General Sisi Stokes Presidential Run Rumors
In an interview with a Kuwaiti newspaper yesterday, Egypt’s defense minister General Abd el Fattah el Sisi refused to confirm or deny plans to run for president in the coming election cycle in Egypt, saying “let’s see what the days bring.” General Sisi enjoys widespread popularity in Egypt; he is largely seen as the face of the armed forces, which deposed former President Mohamed Morsi in early July. Earlier this week, US Secretary of State John Kerry announced that the Muslim Brotherhood (Morsi’s party) had “stolen” the Egyptian revolution in 2011, which falls in line with the military-backed government’s political narrative.
Policeman Killed Trying to Arrest Militants
A police captain who was trying to arrest a suspect wanted for the assassination of a government official was shot and killed yesterday in Qaloubiya province, north of Cairo. Egypt has witnessed an increase in violence over the past week: Interior ministry official Mohamed Mabrouk was assassinated by armed gunmen outside of his home in Nasr City, and a suicide car bomb attack killed 11 soldiers and injured 37 in North Sinai. Adli Mansour, the interim President of Egypt, has announced a three-day mourning period for the nation.
Cabinet Agrees on Anti-Terrorism Pact
Egypt’s cabinet responded to the latest violent incidents this week with a new round of initiatives aimed at fighting terrorism. Among the new resolutions: the cabinet would review prisoners who were pardoned by former President Mohamed Morsi and review the deposed president’s decision to give citizenship to various individuals. The cabinet also decided to give state security forces to power to enter university campuses in case of a “security threat.”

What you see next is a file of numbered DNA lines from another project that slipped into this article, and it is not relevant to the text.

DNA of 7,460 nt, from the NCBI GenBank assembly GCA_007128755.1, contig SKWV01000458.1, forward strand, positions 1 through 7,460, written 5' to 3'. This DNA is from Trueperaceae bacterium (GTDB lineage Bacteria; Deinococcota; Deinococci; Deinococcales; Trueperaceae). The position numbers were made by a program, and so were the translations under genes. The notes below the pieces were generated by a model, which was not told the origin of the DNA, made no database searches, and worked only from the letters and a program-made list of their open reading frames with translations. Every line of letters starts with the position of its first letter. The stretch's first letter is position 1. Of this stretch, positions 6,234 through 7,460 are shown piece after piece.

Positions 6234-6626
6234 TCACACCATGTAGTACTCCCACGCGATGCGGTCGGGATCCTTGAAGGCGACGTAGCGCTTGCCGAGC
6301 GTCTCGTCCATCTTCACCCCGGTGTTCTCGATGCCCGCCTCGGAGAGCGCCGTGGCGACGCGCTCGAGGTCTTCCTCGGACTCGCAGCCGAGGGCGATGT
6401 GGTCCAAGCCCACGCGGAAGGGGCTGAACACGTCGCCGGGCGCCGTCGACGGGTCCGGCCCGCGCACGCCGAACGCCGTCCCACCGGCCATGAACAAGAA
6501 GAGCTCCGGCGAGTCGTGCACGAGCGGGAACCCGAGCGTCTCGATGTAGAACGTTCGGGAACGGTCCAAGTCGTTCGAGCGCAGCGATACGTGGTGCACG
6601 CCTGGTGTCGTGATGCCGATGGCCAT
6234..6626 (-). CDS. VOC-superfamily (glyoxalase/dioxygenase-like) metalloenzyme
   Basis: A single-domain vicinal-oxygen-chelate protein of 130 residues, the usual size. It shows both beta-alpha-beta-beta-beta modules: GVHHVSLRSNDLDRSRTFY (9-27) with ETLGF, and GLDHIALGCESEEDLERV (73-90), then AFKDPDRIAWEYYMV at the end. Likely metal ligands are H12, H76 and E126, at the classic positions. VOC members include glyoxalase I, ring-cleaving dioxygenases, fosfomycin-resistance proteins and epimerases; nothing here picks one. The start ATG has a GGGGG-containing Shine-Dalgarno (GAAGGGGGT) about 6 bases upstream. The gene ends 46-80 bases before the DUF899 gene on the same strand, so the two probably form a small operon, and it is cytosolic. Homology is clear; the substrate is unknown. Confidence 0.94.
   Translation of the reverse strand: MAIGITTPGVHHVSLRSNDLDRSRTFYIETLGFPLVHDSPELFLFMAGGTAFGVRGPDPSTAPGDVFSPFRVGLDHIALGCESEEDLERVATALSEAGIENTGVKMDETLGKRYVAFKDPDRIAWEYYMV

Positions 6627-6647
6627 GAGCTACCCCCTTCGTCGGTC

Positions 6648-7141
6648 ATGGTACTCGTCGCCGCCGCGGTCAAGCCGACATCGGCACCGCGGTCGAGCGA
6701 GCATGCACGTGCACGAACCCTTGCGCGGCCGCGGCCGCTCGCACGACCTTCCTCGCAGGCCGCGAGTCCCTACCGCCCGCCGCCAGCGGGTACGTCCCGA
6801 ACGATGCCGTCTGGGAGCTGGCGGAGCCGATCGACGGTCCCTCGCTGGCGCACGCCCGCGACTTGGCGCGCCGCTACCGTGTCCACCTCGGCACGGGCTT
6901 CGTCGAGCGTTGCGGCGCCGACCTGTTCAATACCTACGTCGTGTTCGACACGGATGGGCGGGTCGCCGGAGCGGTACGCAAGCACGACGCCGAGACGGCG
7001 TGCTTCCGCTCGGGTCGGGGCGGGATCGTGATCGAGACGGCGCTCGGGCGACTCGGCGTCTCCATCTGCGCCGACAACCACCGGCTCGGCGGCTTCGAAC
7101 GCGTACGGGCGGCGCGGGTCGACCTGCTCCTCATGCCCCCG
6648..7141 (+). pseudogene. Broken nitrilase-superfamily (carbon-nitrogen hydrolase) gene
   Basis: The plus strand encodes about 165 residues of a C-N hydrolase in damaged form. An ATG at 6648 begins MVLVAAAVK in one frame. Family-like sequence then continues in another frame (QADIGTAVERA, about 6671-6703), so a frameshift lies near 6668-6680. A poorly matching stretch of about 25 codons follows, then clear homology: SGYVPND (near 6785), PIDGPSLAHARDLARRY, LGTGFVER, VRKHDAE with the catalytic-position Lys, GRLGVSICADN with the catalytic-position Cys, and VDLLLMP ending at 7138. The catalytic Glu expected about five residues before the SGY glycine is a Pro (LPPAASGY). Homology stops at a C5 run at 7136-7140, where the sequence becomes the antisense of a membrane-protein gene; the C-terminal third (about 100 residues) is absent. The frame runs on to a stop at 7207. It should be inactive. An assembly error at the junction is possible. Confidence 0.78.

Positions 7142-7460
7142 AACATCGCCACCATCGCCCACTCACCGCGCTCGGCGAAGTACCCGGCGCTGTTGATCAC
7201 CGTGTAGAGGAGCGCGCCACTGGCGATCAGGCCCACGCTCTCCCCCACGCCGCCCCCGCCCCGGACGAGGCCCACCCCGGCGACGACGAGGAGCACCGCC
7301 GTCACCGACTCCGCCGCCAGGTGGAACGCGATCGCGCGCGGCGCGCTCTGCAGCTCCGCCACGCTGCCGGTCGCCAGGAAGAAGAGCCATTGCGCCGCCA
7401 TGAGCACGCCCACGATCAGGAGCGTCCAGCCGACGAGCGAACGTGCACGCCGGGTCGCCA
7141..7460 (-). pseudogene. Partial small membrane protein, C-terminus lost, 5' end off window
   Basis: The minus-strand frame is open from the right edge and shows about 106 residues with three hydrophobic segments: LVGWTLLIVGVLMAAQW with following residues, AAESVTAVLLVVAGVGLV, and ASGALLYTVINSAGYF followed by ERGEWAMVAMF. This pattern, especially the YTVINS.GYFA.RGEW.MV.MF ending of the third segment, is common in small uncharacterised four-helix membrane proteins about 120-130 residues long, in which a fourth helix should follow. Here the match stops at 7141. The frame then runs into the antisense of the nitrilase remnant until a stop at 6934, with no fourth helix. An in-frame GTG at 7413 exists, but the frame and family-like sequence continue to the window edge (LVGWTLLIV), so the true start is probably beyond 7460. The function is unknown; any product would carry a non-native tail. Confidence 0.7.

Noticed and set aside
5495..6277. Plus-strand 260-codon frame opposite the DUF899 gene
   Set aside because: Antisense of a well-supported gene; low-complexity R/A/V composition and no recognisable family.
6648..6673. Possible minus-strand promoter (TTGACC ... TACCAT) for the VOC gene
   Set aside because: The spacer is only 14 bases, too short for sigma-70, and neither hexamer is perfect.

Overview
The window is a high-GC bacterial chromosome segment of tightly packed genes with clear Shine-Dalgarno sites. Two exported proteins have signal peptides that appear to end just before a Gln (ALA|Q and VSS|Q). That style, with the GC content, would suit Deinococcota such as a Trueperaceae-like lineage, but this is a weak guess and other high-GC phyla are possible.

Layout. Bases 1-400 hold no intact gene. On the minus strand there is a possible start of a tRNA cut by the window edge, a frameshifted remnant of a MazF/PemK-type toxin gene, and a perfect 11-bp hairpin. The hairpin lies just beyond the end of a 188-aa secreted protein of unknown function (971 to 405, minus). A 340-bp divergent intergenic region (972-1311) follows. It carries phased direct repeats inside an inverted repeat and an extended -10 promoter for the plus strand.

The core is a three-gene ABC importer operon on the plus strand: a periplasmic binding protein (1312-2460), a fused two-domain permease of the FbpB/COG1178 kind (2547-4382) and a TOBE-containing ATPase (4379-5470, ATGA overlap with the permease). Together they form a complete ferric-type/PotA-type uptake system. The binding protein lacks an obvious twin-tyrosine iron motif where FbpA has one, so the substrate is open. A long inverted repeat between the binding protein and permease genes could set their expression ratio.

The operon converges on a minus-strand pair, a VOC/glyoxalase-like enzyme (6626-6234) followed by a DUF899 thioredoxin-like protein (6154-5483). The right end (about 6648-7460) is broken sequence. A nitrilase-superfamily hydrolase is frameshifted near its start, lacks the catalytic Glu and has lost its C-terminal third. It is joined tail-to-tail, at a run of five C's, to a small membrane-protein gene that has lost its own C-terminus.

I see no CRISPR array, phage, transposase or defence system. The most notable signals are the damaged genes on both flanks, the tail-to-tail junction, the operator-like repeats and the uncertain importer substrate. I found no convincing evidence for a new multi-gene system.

Constitutional Committee Adds Article Allowing Civilians to be Tried in Military Courts
Egypt’s 50-member constitutional committee has approved an article in the draft constitution that would allow civilians to be tried by military courts. According to the text, civilians involved in attacks on military facilities, personnel, or vehicles, as well as crimes related to military secrets or funds, could be tried in military courts. Tamarod backed the legislation, but the April 6th Youth Movement founder Ahmed Maher wrote in a statement that he opposed the change, saying: “No to a constitution that allows military trials of civilians. Have we forgotten the 12,000 civilians that had military trials [during military rule after the January 2011 uprising], including children who are still in jail?”
Mohamed Salama Adam’s piece for Mada Masr (republished in Jadaliyya) about the two-year anniversary of the Mohamed Mahmoud street clashes outside of Tahrir Square is an inciteful look at the romantic idealization of revolutionary events and the rewriting of historical narratives.